Another market update, another profit warning. An interim management statement from aircraft engine maker Rolls-Royce (RR.) sees the £9.9 billion cap plunging a bracing 20.5% to 530.25p. Profit is now expected to be at lower end of range of market forecasts.
The aerospace behemoth is blaming lower demand for aircraft engines and overhaul work for the £650 million hit to earnings and a pre-tax profit set to come in at the lower end of a £1.3 billion to £1.47 billion range.
A big question mark hangs over the dividend, as hinted by the company in the announcement. Analysts had been expected in the region of 24.6p per share to be paid in 2016.
Rolls now trades on a prospective 4.6% yield following the latest share price slump. We wouldn't be surprised to see dividend forecasts downgraded, and therefore the yield to fall.
Read the latest issue of Shares to get more information about the health of FTSE 100 dividends as there are some alarming signs which suggest widespread cuts due to free cash flow issues.
Ahead of Rolls-Royce's latest announcement, Investec analyst Rami Myerson certainly called it right on the engines specialist on 5 November when he said consensus expectations for underlying earnings were too optimistic in both the short and long term.
He argued that forecasts didn't reflect the strategic, end market, accounting or operational challenges that Rolls has to address over the coming years.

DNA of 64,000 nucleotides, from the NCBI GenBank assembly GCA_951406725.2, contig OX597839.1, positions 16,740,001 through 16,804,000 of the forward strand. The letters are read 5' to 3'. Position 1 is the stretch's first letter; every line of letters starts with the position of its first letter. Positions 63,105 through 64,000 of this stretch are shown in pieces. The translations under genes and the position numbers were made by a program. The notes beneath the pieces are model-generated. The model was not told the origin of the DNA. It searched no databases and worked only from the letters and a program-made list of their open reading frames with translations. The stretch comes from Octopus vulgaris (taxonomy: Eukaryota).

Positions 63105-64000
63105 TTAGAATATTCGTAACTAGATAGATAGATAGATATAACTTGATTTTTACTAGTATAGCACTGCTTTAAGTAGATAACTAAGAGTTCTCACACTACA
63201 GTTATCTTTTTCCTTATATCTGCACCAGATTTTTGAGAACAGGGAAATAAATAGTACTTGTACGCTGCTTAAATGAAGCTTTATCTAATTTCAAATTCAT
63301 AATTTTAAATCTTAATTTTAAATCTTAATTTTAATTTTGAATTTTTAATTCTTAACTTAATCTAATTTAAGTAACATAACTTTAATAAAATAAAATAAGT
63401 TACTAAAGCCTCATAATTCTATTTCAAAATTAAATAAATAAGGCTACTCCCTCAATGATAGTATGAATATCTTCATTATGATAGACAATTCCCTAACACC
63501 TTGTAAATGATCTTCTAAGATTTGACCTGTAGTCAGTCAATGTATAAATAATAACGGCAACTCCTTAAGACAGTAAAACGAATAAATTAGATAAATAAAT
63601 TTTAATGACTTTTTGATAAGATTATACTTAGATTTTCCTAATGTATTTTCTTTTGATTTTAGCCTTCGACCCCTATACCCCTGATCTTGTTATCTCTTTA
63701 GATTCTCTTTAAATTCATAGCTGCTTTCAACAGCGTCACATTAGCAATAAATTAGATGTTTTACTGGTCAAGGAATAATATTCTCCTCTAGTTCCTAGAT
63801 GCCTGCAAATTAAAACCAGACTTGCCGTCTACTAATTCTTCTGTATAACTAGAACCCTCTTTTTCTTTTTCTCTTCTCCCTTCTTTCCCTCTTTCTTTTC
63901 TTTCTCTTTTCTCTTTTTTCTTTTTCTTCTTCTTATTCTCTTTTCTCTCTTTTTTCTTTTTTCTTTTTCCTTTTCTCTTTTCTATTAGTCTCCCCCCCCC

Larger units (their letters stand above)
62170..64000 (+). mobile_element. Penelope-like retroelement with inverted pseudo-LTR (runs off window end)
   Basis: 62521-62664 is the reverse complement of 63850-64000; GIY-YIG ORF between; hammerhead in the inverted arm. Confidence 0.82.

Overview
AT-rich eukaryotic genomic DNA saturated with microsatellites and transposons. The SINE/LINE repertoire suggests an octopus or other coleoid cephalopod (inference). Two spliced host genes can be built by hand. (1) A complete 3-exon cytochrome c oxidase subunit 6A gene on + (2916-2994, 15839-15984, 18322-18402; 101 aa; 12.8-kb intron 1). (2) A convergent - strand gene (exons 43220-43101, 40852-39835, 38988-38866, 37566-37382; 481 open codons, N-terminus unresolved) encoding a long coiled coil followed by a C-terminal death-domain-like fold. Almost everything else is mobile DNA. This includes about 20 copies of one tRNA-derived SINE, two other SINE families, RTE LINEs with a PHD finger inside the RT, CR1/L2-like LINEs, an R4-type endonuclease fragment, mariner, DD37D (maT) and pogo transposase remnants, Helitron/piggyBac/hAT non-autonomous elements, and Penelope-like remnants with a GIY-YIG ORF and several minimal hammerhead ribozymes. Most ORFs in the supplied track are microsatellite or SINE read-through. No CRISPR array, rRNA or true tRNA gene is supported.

Shares in Rolls-Royce are down 39% on the year to date and while some market watchers would counsel that embedded value in the engine maker remains compelling, there is a real sense that this company is not yet out of the woods.
Market challenges going forward include potential declines in the useful lives of aircraft combined with improving reliability of Rolls engines. This could reduce the earnings potential of each engine and the whole installed base.
Sentiment is also likely to be highly sensitive around the record backlog for its Trent engine range with investors banking on an attendant upswing in earnings.
As illustrated by the group's half year results to 30 July, the reduction in Trent 700 engine deliveries in 2016 and 2017 is expected to have a marked effect on profit performance as a result of reduced volumes and pricing.